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Choosing A Reptile Veterinarian

When it comes to treating reptiles, some vets are better qualified than others.

Choosing A Reptile Veterinarian

Choosing A Reptile Veterinarian

When it comes to treating reptiles, some vets are better qualified than others. When choosing a veterinarian to care for your reptile, it is important to find a vet who is knowledgeable about the species, and has the skills and equipment to properly diagnose and treat your reptile, and with whom you feel comfortable.

I recommend that you find and develop a relationship with a qualified vet before you have an emergency. For some of us the "finding a vet" is the most difficult part. Listed below are some strategies and ideas to help you locate a qualified herp vet in your area.

Where to Start Looking

One way to begin your search for a veterinarian is here on Herp Center using our Reptile Vet Finder. Another way to find a vet is the Association of Reptile and Amphibian Veterinarians (ARAV) website. You can also network with other herpers at local meetings and herp expos. Ask other reptile owners which veterinarians they recommend and use. The third way to find a vet for your reptile is to call small veterinary practices in your area and ask to whom they refer reptile patients. Once you get the names of a few vets, call their offices and request a tour and a chance to meet the vets at their clinic. At the very least, request a short amount of time for a telephone interview with the veterinarian.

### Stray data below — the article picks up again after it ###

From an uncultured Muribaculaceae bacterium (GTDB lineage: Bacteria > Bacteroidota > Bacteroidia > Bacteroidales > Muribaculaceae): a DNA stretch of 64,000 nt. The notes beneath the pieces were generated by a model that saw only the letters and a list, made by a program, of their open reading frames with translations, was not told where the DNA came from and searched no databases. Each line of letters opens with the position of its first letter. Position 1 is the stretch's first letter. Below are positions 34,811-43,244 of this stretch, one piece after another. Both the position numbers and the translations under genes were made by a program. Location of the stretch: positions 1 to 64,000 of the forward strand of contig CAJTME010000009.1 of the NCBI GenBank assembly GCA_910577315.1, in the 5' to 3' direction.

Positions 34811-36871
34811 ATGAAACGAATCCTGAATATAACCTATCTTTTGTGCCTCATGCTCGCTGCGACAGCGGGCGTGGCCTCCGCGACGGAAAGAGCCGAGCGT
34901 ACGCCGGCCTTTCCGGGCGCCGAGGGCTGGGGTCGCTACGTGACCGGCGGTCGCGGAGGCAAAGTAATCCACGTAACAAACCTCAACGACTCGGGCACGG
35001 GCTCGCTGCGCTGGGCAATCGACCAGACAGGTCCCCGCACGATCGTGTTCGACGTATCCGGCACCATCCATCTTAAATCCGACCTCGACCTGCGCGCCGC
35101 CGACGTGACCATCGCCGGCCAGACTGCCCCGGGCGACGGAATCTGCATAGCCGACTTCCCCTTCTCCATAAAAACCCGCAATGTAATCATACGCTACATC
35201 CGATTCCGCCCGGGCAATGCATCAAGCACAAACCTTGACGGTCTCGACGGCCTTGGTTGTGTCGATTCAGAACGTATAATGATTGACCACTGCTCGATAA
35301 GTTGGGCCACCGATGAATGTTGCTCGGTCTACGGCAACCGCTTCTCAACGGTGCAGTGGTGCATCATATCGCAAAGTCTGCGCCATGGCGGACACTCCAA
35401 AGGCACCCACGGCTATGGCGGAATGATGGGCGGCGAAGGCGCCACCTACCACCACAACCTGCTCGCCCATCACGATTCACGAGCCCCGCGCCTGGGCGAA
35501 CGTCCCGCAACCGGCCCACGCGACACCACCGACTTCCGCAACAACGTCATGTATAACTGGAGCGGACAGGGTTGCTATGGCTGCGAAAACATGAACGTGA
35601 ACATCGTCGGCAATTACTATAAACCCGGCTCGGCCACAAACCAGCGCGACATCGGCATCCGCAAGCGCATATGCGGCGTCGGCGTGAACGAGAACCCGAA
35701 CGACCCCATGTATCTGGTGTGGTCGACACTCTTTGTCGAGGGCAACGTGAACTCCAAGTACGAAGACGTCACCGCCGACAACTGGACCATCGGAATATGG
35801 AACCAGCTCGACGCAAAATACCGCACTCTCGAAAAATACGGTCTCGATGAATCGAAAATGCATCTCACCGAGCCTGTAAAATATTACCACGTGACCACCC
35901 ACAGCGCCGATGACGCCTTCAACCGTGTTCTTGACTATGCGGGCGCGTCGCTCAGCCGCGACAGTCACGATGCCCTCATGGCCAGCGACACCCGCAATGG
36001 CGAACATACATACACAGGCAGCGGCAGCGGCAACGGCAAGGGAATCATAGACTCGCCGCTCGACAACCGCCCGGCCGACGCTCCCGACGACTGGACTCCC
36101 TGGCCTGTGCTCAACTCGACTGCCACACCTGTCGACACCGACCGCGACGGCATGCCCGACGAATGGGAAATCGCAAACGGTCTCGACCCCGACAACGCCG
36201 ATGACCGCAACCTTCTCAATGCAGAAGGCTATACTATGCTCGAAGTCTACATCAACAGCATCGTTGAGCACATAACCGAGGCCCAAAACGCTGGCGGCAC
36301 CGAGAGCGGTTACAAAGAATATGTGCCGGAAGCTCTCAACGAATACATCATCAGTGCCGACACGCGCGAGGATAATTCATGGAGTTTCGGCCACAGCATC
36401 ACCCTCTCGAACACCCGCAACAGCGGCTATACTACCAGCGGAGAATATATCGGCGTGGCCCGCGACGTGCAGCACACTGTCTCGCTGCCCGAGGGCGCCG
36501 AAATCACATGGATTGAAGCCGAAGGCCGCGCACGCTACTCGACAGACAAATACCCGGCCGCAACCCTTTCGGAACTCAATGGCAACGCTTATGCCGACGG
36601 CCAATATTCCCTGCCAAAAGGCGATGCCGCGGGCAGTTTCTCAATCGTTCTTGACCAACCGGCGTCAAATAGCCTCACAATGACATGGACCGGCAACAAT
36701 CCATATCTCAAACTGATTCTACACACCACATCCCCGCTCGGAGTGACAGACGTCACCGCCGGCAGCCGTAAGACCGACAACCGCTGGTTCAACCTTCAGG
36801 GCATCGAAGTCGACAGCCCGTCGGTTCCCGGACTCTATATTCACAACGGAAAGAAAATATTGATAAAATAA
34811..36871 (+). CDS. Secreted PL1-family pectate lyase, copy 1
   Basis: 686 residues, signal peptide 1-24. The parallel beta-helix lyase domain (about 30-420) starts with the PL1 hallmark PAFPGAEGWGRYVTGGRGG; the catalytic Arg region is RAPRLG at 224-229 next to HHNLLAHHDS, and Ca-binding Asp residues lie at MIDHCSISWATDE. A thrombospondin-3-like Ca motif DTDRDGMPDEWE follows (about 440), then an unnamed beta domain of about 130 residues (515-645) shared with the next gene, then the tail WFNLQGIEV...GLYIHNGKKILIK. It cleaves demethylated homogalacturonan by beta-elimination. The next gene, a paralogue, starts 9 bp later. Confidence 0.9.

Ask the vet

How much experience do you have with reptiles?
How many reptiles per week do you see on an average?
Are there other vets in your office that will see reptiles? (If there are only one or a few vets that see reptiles, find out what happens if there is an emergency or illness on the herp vets days off?)
Who covers weekends and emergencies? (If emergencies are referred to a local after-hours clinic, are the emergency vets competent in reptile medicine?)
Are you a member of the Association of Reptile and Amphibian Veterinarians (ARAV)?
Do you take continuing education courses related to reptiles? If so, how often?
Are you comfortable performing the necessary diagnostics, treatments, and surgical procedures on reptiles?
What resources do you have available in the event of unusual or unknown health issues?

Your First Visit to the Clinic

There are several things to note when visiting the vets office for the first time.

Ask yourself these questions

How clean is the facility?
Does the vet have proper caging to adequately and securely house a hospitalized reptile?
Can the facility supply the correct environment for an reptile (UVB, heat, humidity, toileting, basking, diet, etc.)?
What tools does the clinic use to monitor UVB, heat, and humidity of inpatient reptiles?
Does the clinic have the basic equipment necessary to properly treat, diagnose, feed and probe reptiles?

The "Click" Factor

As with every relationship, a certain amount of chemistry is necessary. This means that if you just do not "click" or if you have trouble communicating with the vets you interview (or currently use), you and your reptile may be better off continuing to search for a vet with whom you feel more comfortable. Remember, you are trusting your reptiles life to this person, you must feel comfortable not only with his experience level but also with his "bed-side" manner.


Author: Dominick Giorgianni